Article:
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It was the Christmas news no one wanted, but now it looks like Toys R Us will avoid going into administration after reaching a deal over pensions.
All of our childhoods were left in tatters after the sad announcement was made, but now it looks like the toy retailer has been saved from collapse. However, the plans to close a third of its stores, leaving 800 jobs at risk, still look to be going ahead.
The Pension Protection Fund (PPF) gave Toys R Us until lunchtime today to agree to fill a £9 million pension shortfall. It has since confirmed the retailer will pay the amount, meaning bosses will vote in favour of plans to restructure the business rather than close it altogether.
Malcolm Weir, of the PPF, told The Sun: "We have been working closely with Toys R Us and their advisers in the run up to the vote.
"We can confirm that an agreement has now been reached and we will now be voting in favour of the proposals at the meeting today."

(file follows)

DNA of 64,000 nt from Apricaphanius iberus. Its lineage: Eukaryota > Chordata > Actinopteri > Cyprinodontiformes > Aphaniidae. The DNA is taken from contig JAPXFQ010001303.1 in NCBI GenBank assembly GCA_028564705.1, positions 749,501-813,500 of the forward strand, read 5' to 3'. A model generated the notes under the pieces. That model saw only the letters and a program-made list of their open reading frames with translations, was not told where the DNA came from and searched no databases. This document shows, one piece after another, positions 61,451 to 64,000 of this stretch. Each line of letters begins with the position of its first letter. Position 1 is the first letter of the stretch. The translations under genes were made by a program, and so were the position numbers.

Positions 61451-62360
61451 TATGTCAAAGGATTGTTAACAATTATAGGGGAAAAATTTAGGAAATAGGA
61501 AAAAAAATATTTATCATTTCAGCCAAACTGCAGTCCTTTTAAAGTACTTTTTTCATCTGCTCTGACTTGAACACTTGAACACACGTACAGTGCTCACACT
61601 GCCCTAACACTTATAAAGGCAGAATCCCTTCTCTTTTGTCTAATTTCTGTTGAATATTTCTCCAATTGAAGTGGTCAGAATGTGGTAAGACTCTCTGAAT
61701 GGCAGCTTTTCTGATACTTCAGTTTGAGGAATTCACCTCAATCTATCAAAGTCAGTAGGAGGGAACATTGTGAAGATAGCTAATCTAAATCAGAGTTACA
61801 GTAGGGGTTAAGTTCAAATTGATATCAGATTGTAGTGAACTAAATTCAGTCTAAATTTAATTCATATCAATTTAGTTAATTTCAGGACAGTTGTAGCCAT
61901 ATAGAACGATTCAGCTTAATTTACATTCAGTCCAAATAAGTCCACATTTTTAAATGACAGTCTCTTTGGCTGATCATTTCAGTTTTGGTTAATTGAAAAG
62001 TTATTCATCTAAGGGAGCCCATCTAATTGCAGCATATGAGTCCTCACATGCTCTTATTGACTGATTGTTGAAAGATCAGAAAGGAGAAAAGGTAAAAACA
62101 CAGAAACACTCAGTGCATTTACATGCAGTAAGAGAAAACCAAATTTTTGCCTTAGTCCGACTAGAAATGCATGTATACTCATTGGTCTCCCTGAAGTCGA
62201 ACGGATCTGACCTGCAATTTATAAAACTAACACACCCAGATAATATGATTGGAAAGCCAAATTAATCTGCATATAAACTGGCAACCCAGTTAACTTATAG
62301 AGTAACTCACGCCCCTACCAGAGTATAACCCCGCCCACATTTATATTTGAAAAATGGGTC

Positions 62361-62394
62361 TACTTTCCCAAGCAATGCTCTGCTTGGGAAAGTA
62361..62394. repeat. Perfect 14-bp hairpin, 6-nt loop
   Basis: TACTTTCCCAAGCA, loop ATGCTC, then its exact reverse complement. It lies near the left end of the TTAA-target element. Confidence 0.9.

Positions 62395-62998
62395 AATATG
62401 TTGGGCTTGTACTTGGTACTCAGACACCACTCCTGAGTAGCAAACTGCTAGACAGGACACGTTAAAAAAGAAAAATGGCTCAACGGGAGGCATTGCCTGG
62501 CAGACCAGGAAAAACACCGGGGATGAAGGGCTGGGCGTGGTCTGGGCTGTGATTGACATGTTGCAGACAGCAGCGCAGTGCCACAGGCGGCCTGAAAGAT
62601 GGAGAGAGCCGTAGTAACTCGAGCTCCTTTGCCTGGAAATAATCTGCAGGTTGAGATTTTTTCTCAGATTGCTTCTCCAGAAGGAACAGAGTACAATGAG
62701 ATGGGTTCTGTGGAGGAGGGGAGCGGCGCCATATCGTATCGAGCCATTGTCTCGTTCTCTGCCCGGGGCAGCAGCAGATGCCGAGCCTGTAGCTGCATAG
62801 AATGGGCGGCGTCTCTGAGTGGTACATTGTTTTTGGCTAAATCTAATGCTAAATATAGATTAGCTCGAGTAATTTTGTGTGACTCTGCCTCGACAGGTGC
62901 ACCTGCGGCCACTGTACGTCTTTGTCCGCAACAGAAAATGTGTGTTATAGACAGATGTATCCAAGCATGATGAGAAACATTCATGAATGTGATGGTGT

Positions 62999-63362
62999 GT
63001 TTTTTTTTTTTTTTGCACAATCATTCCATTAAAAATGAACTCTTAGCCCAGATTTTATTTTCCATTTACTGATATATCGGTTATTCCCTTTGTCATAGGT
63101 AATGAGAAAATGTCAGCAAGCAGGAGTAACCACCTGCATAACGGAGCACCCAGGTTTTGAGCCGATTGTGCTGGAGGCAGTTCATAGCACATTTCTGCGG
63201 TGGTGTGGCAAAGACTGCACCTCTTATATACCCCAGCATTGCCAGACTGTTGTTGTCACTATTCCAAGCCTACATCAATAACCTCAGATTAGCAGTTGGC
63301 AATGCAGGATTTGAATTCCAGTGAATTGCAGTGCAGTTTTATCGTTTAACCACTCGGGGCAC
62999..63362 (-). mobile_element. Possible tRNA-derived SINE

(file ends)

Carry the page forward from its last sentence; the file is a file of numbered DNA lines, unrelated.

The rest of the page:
"The company has agreed to pay £9.8 million into the pension plan, composed of £3.8 million in 2018, with a further £6 million promised over 2019 and 2020.
"This offer goes a long way to addressing the PPF's concerns and in de-risking the pension scheme, offering greater protection for the current and retired members in the pension scheme."
Steve Knights, Managing Director of Toys R Us, said: "We are pleased to have secured the support of our creditors and will be working closely with them in the months ahead.
"The vote in favour of the CVA represents strong support for our Business Plan and provides us with the platform we need to transform our business so that we can better serve our customers today and long into the future.
"All of our stores across the UK will remain open for business as normal until Spring 2018. Customers can continue to shop online and there will be no changes to our returns policies or gift cards across this period."
Toys R Us will be using a Company Voluntary Agreement (CVA), which will mean it can pay off debts over a set period of time.
According to The Sun, the retailer will relaunch its website and turn its existing store locations into smaller ones
Source: The Sun
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